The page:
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dc.contributor.advisorDickey, Frances, 1970-eng
dc.contributor.authorWatson, Charlyneng
dc.date.issued2011eng
dc.date.submitted2011 Springeng
dc.description.abstractThe characters in The Sun Also Rises follow a code of exchange instead of a traditional moral code. This emphasis on exchange matches the new found booming economy of the 1920s. Characters follow this code of exchange which is not limited to the exchange of money. This code works because the characters exchange things which they value, including goods, alcohol, friendship, sex, suffering, and aficion. These exchanges define the characters of Hemingway's novel and following this code is what allows them to survive in their world. Exchange is everywhere in the novel, governs the characters and their interactions. By replacing traditional beliefs, based in religion and honor, with rules of compensation, Hemingway is commenting on the new value of commerce and exchange by his characters as a reflection of the economy of the twenties.eng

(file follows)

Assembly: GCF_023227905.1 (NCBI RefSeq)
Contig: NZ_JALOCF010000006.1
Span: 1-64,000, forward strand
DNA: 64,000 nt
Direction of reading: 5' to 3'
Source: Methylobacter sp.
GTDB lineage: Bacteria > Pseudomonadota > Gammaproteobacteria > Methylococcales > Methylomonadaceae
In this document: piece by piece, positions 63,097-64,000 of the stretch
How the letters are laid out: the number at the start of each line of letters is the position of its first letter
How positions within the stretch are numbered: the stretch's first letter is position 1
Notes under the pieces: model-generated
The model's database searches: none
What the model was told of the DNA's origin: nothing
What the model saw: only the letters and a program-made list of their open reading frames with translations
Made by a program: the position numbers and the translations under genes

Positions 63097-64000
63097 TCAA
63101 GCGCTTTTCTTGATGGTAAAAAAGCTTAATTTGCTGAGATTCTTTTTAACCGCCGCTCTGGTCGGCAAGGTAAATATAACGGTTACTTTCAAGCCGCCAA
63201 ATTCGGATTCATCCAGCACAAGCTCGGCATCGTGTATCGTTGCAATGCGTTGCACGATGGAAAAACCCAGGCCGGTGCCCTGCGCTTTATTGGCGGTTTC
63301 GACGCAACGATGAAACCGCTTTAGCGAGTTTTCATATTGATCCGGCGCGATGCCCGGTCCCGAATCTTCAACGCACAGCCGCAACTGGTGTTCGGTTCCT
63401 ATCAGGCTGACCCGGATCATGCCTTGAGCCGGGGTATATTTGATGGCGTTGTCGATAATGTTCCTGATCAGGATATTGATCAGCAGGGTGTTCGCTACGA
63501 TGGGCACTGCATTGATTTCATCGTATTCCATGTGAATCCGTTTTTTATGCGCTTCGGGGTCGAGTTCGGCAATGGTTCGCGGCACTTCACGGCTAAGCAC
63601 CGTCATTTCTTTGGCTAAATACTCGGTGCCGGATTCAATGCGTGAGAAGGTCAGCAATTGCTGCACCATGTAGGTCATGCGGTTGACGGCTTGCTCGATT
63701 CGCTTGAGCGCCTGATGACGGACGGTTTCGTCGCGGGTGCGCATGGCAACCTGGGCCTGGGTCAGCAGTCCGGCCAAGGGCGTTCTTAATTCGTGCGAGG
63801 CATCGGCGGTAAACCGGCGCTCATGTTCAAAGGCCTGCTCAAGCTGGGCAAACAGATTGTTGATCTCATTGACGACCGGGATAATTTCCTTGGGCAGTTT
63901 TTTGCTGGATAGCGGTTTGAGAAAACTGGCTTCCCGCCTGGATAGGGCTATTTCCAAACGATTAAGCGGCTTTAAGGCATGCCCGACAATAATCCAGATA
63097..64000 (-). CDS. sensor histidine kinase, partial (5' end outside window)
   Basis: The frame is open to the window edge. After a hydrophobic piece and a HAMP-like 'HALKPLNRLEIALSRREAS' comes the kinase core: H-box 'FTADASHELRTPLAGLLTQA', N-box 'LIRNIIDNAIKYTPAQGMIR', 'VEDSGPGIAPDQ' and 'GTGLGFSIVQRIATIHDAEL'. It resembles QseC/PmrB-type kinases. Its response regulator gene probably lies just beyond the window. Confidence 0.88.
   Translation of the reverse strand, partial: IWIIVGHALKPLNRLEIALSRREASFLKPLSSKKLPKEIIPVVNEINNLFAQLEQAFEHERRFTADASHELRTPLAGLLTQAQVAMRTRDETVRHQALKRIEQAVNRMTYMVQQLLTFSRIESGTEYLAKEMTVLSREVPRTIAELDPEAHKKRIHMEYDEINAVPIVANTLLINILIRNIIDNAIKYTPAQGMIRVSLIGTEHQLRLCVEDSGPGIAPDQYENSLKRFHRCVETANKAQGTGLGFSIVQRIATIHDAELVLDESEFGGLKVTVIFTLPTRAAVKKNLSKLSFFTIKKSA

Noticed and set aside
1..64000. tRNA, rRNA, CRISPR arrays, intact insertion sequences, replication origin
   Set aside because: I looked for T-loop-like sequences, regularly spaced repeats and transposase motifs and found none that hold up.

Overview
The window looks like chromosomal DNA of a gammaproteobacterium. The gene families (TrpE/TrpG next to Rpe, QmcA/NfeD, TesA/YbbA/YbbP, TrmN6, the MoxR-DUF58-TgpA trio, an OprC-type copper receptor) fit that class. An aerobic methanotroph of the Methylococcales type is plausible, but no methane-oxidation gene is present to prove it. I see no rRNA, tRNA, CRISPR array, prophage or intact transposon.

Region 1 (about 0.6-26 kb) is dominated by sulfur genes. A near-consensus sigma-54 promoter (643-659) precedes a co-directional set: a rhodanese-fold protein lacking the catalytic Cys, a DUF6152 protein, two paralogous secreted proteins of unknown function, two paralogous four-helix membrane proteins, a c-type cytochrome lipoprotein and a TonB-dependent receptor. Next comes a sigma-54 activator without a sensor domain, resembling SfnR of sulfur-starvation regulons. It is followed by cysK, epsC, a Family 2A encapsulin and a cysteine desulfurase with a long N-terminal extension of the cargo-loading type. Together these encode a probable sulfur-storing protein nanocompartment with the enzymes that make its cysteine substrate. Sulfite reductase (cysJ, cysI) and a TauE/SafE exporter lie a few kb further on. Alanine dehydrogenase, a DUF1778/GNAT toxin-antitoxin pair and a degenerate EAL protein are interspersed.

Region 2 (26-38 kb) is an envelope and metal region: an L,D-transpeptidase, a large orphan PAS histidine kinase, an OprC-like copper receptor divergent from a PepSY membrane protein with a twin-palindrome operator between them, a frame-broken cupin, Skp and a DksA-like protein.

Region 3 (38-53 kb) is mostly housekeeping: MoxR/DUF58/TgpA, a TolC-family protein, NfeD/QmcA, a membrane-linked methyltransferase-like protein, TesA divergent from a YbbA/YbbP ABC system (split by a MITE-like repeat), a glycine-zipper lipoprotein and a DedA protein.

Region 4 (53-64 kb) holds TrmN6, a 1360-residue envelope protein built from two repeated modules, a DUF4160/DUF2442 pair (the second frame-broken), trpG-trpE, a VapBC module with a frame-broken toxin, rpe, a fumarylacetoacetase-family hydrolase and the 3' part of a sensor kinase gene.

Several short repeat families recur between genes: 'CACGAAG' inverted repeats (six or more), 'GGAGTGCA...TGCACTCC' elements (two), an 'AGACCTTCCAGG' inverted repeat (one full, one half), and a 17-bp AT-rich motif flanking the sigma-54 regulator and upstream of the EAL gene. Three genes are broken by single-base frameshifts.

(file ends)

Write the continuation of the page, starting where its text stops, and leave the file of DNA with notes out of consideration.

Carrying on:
dc.identifier.urihttp://hdl.handle.net/10355/10719eng
dc.languageEnglisheng
dc.relation.ispartofcollection2011 Spring theses (MU)eng
dc.relation.ispartofcommunityUniversity of Missouri-Columbia. College of Arts and Sciences. Department of Englisheng
dc.subjectethicseng
dc.subjecteconomic prosperityeng
dc.subjectsexual revolutioneng
dc.subject.lcshHemingway, Ernest -- 1899-1961 -- Sun also riseseng
dc.titleValue and exchange in Hemingway's The sun also riseseng
dc.typeThesiseng
thesis.degree.disciplineEnglish (MU)eng
thesis.degree.grantorUniversity of Missouri--Columbiaeng
thesis.degree.levelBachelorseng
thesis.degree.nameB.A.eng


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